Nepal’s progress in wildlife conservation

WWF Nepal ended its USAID-funded Hariyo Ban program in 2021 after 10 years. During this time, the program has achieved several conservation milestones.

Nepal is on track to meet the global target of doubling its tiger numbers as it has recorded tigers at elevations of 2,500 meters in the west and 3,200 meters in the east.

Similarly, the number of one-horned rhinos reached an all-time high with 752 counted last year (694 in Chitwan, 38 in Bardiya, 17 in Shuklaphanta and three in Parsa), a 16.5% increase from to 2015. Nepal also recorded two additional snow leopards in Shey Phoksundo National Park.

When the covid pandemic led to illegal logging, harvesting of forest products and wildlife crime, the programme, in partnership with government, local communities and stakeholders, renewed its efforts to protect forests and wildlife. WWF Nepal alone has helped protect 161,813 hectares of forest by strengthening Forest Conservation Areas (FCAs). In addition, relevant authorities have maintained guard posts, fire lines, revised political assistance and held cross-border meetings with the Indian side to develop a cross-border sharing mechanism.

Efforts have also been launched to reduce fuelwood as the main source of energy, as it harms the environment and the health and safety of communities.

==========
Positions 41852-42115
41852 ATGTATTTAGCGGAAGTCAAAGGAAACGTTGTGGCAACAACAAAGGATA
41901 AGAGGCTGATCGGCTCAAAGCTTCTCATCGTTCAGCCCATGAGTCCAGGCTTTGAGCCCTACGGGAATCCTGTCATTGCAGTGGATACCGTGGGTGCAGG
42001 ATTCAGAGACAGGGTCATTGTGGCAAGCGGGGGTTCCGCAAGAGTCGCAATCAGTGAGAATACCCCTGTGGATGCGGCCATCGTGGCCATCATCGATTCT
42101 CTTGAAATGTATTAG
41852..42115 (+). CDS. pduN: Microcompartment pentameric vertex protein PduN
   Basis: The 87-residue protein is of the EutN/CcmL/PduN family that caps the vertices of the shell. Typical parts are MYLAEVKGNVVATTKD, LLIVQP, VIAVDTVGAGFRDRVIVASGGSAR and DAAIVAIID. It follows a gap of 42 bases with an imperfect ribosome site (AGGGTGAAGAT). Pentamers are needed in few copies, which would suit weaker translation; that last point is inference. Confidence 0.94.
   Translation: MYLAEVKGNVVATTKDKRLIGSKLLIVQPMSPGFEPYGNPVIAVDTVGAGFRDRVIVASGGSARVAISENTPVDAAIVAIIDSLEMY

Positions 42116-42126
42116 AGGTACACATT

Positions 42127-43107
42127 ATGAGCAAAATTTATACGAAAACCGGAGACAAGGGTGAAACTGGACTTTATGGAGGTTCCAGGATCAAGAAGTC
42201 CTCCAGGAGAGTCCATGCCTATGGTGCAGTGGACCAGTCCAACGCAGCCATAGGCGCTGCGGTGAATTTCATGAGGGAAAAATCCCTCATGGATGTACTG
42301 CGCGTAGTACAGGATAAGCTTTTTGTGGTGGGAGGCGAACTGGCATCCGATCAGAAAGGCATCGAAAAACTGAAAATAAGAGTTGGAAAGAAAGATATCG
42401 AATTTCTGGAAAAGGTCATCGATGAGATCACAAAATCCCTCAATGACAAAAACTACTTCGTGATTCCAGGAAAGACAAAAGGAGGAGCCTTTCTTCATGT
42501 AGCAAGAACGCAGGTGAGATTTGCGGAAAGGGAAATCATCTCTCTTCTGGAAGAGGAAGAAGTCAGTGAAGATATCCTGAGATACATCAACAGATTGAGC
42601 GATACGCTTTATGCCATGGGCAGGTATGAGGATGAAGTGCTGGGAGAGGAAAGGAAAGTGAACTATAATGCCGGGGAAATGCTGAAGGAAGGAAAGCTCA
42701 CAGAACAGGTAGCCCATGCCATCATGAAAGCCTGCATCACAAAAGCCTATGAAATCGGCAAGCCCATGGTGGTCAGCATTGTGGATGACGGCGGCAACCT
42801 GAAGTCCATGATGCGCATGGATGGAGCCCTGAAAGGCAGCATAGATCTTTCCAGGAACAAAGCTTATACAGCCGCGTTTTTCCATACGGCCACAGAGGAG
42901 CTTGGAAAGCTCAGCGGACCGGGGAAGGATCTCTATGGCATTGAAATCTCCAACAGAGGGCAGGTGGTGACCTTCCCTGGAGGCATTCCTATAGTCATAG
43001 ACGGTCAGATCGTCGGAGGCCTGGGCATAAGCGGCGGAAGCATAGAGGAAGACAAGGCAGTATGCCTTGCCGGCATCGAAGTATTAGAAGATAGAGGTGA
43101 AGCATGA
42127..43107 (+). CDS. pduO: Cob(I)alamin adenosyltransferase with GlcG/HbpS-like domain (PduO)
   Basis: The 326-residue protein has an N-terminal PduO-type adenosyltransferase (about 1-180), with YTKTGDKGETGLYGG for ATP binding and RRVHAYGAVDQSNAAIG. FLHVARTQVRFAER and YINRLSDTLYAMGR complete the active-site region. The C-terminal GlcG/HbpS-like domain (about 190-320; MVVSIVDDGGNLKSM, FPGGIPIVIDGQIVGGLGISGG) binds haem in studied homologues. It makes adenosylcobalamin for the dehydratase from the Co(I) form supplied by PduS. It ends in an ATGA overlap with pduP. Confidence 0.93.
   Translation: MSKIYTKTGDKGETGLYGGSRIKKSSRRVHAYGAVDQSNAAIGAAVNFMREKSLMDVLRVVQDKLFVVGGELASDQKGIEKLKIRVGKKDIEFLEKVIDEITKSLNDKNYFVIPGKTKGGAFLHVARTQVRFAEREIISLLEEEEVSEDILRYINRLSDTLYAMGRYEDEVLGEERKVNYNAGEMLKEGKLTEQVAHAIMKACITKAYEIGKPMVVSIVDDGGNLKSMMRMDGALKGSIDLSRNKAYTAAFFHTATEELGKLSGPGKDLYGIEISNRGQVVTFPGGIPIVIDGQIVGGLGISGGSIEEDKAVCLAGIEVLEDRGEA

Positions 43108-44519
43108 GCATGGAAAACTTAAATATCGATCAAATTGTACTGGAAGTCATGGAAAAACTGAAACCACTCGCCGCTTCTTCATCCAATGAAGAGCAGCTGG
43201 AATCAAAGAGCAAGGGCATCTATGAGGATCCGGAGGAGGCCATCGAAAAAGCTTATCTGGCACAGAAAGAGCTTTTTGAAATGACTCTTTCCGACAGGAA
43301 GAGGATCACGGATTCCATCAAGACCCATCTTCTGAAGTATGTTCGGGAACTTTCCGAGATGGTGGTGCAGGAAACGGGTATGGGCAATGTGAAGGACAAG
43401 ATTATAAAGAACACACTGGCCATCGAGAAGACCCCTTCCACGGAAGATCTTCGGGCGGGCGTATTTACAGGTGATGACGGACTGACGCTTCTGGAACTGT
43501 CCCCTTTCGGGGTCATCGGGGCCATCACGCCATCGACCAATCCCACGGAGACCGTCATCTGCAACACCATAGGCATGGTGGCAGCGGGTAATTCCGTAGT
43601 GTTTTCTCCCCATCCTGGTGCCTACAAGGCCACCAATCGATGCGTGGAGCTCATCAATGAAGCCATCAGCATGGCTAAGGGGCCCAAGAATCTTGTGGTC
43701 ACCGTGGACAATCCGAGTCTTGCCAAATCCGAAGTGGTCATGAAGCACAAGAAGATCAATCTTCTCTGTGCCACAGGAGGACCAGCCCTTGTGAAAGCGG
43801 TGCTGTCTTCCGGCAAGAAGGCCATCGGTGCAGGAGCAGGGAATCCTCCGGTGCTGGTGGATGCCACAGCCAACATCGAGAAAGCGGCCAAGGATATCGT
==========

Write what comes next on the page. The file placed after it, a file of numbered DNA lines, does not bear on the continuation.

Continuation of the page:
Climate change was another area where the Hariyo Ban program was active. Climate change has affected many small communities in the form of climate-induced disasters such as flooding and riverbank erosion.

WWF Nepal

To address these issues, the Climate Change Strategy and Action Plan (CCSAP) for each province of Nepal is currently being prepared to localize the National Climate Change Policy which aims to effect a transition to 100% energy. % renewable.

Overfishing, proliferation of aquatic invasive species, unmanaged sand and gravel extraction, pollution, encroachment, siltation, unplanned infrastructure development and groundwater extraction continue to threaten freshwater ecosystems. To address these challenges, seven artificial wetlands have been constructed and restored in Western Tarai. These wetlands are expected to hold approximately 200 million liters of groundwater.

Work has also been carried out to strengthen the access of indigenous peoples and local communities to natural resources and ensure equitable benefit-sharing mechanisms by creating transparent, participatory and inclusive governance mechanisms for the sustainable management of natural resources.

Comments are closed.